Antony Sher will star in Royal Shakespeare Company productions of Henry IV Parts I & II at the Barbican theatre next year as part of a three year collaboration between the prestigious Stratford-upon-Avon company and the East London venue.
Details of the productions, which will follow the RSC’s Artistic Director Gregory Doran’s previously announced David Tennant-led Richard II at the Barbican this December, were revealed at a press event today outlining Doran’s first full season of programming since taking over the company.
Alongside a packed season of Shakespeare plays and rarely performed Jacobean productions that will run at the company’s permanent home in Stratford-upon-Avon, the three year Barbican collaboration, which will begin this winter and run to an as yet unannounced 2015/2016 season, marks a decisive move by the company to once again forge a London base, with Doran having stating it was “absolutely vital” to do so earlier this year.
Playing as part of Doran’s aim to stage each of Shakespeare’s plays in the following six years, the Artistic Director’s productions of Henry IV Parts I & II will transfer to the Barbican in December 2014 following runs in Stratford-upon-Avon and a UK tour of major regional venues.
Acclaimed actor Sher will return to the company that has seen him tackle many of Shakespeare’s most famous leading roles to play the rogue knight Falstaff. Boasting a career spanning more than five decades, audiences have been lucky enough to have had the opportunity to watch Sher grace the London stage in many productions in recent years. As well as his current starring role as the infamous psychoanalyst Sigmund Freud in Hampstead theatre’s Hysteria, Sher’s credits include National Theatre appearances in The Captain Of Köpenick and Travelling Light, and Broken Glass in the West End.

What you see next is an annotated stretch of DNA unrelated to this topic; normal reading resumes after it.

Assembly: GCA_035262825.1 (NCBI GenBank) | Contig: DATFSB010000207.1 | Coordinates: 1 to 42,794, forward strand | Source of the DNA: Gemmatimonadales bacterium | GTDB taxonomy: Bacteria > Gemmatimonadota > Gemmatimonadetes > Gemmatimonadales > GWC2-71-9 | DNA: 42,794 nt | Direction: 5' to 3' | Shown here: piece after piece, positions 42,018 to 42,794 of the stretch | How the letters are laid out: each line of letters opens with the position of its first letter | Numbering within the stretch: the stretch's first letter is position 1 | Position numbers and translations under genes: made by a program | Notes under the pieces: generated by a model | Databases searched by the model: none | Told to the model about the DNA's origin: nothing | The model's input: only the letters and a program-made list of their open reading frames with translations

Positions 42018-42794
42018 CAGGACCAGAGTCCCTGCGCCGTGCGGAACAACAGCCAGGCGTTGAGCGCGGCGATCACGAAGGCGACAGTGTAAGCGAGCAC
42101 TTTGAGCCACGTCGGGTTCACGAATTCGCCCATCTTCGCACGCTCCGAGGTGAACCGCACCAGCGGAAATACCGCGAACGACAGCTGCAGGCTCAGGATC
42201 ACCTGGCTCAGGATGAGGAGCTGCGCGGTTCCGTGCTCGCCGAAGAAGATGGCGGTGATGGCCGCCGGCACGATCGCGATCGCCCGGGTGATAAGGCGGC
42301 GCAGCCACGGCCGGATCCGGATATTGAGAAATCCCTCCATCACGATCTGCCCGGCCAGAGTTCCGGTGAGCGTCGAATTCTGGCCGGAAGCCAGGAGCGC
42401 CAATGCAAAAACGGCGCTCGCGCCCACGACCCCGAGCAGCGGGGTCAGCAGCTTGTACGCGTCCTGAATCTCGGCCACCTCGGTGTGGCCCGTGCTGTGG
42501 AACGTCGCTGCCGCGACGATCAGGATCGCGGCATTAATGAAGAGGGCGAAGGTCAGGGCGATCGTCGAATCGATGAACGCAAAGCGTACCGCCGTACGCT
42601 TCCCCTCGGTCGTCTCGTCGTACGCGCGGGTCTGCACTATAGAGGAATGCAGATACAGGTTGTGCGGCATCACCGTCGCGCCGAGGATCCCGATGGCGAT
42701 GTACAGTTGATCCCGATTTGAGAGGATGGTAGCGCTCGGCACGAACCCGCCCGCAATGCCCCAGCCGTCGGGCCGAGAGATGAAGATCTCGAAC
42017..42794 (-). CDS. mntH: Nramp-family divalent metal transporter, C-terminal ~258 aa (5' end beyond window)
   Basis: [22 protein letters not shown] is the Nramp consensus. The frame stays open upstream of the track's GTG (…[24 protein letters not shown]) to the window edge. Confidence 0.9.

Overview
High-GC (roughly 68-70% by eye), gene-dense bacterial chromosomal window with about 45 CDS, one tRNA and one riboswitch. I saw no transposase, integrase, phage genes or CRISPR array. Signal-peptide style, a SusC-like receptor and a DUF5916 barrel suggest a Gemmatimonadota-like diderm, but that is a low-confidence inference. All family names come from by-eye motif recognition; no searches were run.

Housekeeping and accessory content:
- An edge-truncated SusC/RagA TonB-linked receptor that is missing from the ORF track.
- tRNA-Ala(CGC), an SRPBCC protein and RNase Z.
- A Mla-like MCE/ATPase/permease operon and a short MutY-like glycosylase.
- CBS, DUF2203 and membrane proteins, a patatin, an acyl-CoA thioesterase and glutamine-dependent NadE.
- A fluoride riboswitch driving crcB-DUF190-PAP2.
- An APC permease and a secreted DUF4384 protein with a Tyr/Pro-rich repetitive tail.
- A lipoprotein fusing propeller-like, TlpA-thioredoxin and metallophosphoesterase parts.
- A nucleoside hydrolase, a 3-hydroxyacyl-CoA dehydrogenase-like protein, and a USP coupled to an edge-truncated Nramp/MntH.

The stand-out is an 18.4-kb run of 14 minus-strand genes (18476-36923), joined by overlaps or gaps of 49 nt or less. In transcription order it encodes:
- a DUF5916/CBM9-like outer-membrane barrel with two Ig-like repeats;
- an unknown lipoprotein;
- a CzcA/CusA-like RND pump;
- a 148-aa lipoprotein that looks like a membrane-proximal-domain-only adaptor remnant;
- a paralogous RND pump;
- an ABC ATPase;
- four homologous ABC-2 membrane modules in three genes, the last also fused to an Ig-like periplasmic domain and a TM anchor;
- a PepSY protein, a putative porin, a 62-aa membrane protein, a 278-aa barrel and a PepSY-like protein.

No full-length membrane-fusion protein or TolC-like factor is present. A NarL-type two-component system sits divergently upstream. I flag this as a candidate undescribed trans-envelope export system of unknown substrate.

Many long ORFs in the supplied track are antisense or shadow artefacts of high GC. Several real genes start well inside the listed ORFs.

The double Olivier Award winner will be joined in the cast by a collective of RSC regulars including Alex Hassell, who follows appearances at Shakespeare’s Globe in productions including The Tempest, The Storm and Measure For Measure to return to the London stage as Hal, London theatre regular Jasper Britton (Trafalgar Studios’ The Last Cigarette, Race and Private Lives at Hampstead theatre) as the title monarch Henry IV and Evening Standard Theatre Award winner Paola Dionisotti, who will play Mistress Quickly following numerous roles in London across her six decade career including Apologia at the Bush theatre, Square Rounds, Countrymania and The Wondering Jew at the National Theatre.
Doran today described himself to be “delighted” about the collaboration, commenting: “We have thoroughly enjoyed working together as we plan the transfer of my production of Richard II to the Barbican this autumn and we will continue to expand our collaborative partnership next year with Henry IV Parts I & II over the winter of 2014/15… The Barbican is internationally renowned for its artistic programming and I am especially pleased that, alongside the plays, we will be working together with the Barbican on a creative learning programme of events and education projects.”
The Head of Theatre at the Barbican, Toni Racklin, was keen to share his delight too, saying: “Our Theatre and Dance programme has built a reputation of bringing high-quality Shakespeare to London audiences and we have a long history of working with internationally renowned companies. We are delighted to be able to announce today that our relationship with the RSC will continue beyond Richard II with more brilliant plays and with both organisations’ education departments working together to realise an exciting and unified creative learning programme.”
Spreading the reach of its productions to an even wider audience, Richard II and Henry IV Parts I & II will also be the latest productions screened in cinemas across the world as part of the RSC’s partnership with Picturehouse Entertainment, while schools will also be invited to tune into free streamings as part of the organisation’s many educational offerings.
Explaining the importance of the company’s continued commitment to reaching a wider audience away from its Midlands home, Doran explained: “The next three years span two significant anniversaries for Shakespeare; the 450th anniversary of his birth in 2014 and 400th anniversary of his death in 2016. These landmark dates have helped to frame our programming over this jubilee period. Central to this aspiration is our intention to stage each of Shakespeare’s plays just once in the next six years to 2019, making every play an event. This means a whole generation of students and theatregoers can journey with us through Shakespeare’s Complete Works – on stage in Stratford-upon-Avon, on tour, in London, online or live on screen.”